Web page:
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Early Childhood Tooth Decay (ECTD) is more complicated than was originally suggested 20 years ago. The multifactorial aspect of ECTD is not only a dental problem. To truly prevent this illness, health and social service professionals must be involved. Health professionals can be supportive of parents by helping them to develop parenting skills which could prevent ECTD. Early recognition, behaviour modification and targeted prevention are necessary to decrease the incidence of Early Childhood Tooth Decay.

Current Terminology

Early Childhood Tooth Decay has been referred to in the past by many names including: Nursing Bottle Mouth (Fass, 1962), Milk Bottle Mouth (1962), Baby Bottle Syndrome (1970), Nursing Bottle Caries (1970), Baby Bottle Tooth Decay (1983), Nursing Caries (Ripa, 1983). The most current title: Early Childhood Caries (1994) is unsatisfactory because it does not provide an anatomical reference and is not a term clearly understood by the public.

In light of this the Ontario Association of Public Health Dentistry (1999) recommends the term Early Childhood Tooth Decay be used when referring to this condition.


Currently the most popular definition is: one or more carious lesions (cavities) in the maxillary anterior (upper six front) teeth in a child three years of age or younger.

Risk Factors for Early Childhood Tooth Decay*

Prolonged exposure of teeth to fermentable carbohydrates (sucrose, fructose, lactose, etc.):

  • through the use of bottle, breast, tippee cups, plastic bottles with straws
  • high sugar consumption in infancy
  • sweetened pacifiers
  • long term sweetened medication
  • going to sleep with a bottle containing anything but water
  • prolonged use of the bottle beyond one year
  • nursing without cleaning teeth



Physiological Factors:

  • factors associated with enamel development: malnutrition, prenatal health, prenatal nutritional status of mother and child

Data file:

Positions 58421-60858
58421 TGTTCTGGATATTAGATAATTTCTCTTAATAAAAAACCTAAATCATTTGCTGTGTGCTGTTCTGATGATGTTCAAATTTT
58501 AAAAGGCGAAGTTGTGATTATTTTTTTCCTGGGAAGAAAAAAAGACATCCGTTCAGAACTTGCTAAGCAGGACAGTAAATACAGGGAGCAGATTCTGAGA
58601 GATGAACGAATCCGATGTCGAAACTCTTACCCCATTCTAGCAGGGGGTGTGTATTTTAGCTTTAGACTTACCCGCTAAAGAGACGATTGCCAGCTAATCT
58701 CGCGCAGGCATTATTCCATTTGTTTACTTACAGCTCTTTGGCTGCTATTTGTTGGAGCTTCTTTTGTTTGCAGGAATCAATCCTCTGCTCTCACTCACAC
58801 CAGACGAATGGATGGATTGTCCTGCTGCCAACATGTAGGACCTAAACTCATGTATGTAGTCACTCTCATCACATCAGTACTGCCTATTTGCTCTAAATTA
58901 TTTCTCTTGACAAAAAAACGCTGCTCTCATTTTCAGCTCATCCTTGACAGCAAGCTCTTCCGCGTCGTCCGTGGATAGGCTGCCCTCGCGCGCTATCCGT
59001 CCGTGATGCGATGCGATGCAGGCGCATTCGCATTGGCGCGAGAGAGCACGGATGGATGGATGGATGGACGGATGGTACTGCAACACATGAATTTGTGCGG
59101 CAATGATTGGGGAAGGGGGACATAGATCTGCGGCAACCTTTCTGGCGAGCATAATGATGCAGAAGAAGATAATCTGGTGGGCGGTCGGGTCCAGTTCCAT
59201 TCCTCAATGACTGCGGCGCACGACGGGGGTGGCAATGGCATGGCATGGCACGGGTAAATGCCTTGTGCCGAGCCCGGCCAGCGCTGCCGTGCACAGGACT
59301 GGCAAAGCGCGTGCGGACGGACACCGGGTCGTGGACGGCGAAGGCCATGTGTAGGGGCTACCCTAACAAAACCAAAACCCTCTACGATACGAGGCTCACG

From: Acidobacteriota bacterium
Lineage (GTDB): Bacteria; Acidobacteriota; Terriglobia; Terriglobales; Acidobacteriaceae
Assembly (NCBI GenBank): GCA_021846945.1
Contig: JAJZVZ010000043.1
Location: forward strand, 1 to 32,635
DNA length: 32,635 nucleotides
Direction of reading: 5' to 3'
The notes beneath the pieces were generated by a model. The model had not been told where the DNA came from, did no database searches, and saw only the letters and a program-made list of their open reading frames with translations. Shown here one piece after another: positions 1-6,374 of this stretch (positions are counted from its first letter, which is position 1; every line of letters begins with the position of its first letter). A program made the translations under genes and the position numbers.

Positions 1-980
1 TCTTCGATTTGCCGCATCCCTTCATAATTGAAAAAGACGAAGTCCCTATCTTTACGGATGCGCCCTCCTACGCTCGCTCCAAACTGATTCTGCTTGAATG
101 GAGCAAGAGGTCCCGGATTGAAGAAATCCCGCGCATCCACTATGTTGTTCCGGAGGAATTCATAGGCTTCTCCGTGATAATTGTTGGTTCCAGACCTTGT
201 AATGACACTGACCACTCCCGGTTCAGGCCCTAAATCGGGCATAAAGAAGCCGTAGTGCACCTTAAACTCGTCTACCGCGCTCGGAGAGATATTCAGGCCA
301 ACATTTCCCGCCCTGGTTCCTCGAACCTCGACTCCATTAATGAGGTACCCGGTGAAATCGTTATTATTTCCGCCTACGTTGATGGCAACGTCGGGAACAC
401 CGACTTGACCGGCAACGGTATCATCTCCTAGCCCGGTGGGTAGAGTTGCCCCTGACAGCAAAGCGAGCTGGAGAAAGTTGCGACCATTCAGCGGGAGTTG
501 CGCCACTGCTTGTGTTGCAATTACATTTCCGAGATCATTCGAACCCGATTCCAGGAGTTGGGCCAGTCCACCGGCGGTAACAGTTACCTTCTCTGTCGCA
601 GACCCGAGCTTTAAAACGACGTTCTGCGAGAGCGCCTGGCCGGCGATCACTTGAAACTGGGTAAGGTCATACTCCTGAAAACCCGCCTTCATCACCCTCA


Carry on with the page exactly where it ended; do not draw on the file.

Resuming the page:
• possible enamel deficiencies with low birth weights
  • mother and child's lack of exposure to fluoridated water
  • window of infectivity: mother and baby's infection by streptococci


 Other Risk Factors: 

  • poor oral hygiene
  • sibling history of ECTD
  • education of caregivers
  • lower social economic status
  • limited access to dental care
  • deficits in parenting skills / child management

*Risk factors are not in order of importance. No one risk factor is responsible for ECTD.


Preventive Messages for Health Professionals to Share with the Public

  • Caregivers can establish oral hygiene habits with children early.
  • Caregivers can prevent the spread of dental disease. Objects that have been in the caregiver's mouth should not be shared with children, i.e.: pacifiers, feeding utensils, food.
  • Extended and repetitive breast or bottle feeding should be followed by wiping your child's teeth and gums.
  • Do not put your child to bed with a bottle. If your child must have a bottle at sleep time, only put water in the bottle.
  • Pacifiers should not be dipped in anything sweet.
  • Lift the lip. Once a month check your child's teeth. If you see white, chalky spots or brown spots on your child's teeth, visit a dentist right away.
  • Start cleaning your child's teeth as soon as the first tooth appears. Your child's teeth should be cleaned thoroughly once a day.
  • Only use an amount of fluoridated toothpaste the size of a grain of rice when brushing your child's teeth.
  • Use toys, music, singing, rocking, hugging or a pacifier to quiet your child instead of a bottle, breast or food.
  • When children can sit unassisted, they should start to drink from a cup.
  • Give children a variety of nutritious and non sugary foods. Offer plain water if children are thirsty.
  • Regular dental visits are important for you and your child.
  • For more information on dental health or if you cannot afford dental care contact your local public health unit.
Produced by the Ontario Association of Public Health Dentistry
Reference: Burt B, Spencer J, Schou L. Proceedings: Conference on Early Childhood Caries. Community Dentistry and Oral Epidemiology. Vol. 26, Supplement Number 1, 1998;1-119.


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